The 5 Qualities of Disciplined Strategic Governance

The 5 qualities of disciplined strategic governance:

Clarity of Communication

If people can’t clearly understand the path forward, they will make their own decisions on how best to proceed in business; not all of those decisions will be the right ones. Clearly telling the story of strategy, that engages and animates people into action, provides a strong sense of purpose and encourages the best decision making.

Alignment of Outputs

The best way to complete a large complex task is to break it into smaller tasks. Take the vision and mission of a large organization; a classic strategic approach encourages the decomposition of activities to lower levels, more granular detail and to short periods of time. However it is of primary importance that all strategic activity branches from a single point, if precious resource is being invested in activity that does not align with vision and mission, then why are we doing it?

Linkage of Outcomes

Aligning the organization and clearly describing the output of it’s workforce is a major step forward, but this alone does not represent the entire picture of execution performance. Fundamental to understanding if those actions have made any impact are your quantified outcomes (metrics / measures / KPIs). Linking and mapping outcomes to the appropriate outputs allows the entire organization to view the key dimensions of execution performance.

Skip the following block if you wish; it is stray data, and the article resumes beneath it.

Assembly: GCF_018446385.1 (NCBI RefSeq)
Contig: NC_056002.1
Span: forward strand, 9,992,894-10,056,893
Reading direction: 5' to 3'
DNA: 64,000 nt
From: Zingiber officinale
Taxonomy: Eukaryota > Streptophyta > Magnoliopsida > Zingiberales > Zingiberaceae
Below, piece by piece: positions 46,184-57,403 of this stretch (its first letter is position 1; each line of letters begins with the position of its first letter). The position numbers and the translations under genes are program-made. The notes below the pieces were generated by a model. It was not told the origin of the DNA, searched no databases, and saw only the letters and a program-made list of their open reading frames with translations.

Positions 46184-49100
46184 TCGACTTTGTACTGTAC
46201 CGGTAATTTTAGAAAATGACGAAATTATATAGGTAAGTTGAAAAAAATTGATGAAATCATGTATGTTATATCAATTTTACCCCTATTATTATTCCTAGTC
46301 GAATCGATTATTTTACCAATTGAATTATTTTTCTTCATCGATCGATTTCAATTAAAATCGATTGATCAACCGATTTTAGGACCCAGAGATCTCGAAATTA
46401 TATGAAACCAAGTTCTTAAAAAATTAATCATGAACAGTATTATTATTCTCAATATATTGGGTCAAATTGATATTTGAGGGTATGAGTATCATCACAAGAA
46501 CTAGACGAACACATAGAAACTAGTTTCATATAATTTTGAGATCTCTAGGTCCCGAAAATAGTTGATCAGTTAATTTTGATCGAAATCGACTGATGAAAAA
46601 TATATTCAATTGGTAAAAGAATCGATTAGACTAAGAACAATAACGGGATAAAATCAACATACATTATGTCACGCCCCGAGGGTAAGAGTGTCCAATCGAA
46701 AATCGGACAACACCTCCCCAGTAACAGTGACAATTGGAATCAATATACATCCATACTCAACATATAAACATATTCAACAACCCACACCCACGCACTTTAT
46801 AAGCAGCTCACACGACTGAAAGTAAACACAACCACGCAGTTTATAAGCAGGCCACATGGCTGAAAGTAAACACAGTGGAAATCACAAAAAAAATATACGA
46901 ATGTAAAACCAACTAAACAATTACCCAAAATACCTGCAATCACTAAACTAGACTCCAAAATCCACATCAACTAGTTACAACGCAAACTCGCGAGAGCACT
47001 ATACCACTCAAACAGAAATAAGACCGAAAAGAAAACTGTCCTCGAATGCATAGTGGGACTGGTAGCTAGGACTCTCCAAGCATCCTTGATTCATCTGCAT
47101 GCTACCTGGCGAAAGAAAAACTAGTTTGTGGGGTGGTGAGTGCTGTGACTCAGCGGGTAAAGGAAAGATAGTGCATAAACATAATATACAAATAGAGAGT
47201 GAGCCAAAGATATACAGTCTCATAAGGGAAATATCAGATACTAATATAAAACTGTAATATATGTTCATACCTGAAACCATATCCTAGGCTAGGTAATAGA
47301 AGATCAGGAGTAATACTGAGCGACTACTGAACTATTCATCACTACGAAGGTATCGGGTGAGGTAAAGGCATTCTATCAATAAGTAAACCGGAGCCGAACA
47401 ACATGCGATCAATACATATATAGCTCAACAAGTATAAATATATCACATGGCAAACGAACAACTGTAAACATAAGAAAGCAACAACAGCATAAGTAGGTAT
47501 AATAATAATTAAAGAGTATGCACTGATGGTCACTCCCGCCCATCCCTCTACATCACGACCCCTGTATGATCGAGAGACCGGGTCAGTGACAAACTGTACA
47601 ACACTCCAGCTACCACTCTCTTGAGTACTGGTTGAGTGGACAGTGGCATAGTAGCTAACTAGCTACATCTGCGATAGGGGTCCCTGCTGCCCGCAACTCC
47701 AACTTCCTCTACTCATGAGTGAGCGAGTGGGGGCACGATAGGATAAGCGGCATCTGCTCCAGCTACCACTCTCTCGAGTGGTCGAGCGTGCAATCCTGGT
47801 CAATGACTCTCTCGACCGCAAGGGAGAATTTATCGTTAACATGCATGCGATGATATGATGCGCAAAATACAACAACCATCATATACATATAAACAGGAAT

Consideration of Risks

Risks are another dimension required to assess the quality of execution. Complementing both structured outcomes (metrics) and subjective output (delivery) requires considering the impact of failures anywhere in the process, internal or external. Linking your key strategic initiatives to risks must be done in order to mitigate these failures before they occur, and they should be formulated and reviewed on a regular basis.

Strengthening Collaboration

Collaboration matters – whether it be through strategic partnerships to bring about greater brand name recognition, or internal collaboration to promote new ideas. And while studies show 39 percent of employees worldwide say people in their organization don’t collaborate enough, what is equally important is how they collaborate. Collaboration should not be just communicating ideas, but about communicating and collaborating in a way to make old ideas new and innovative.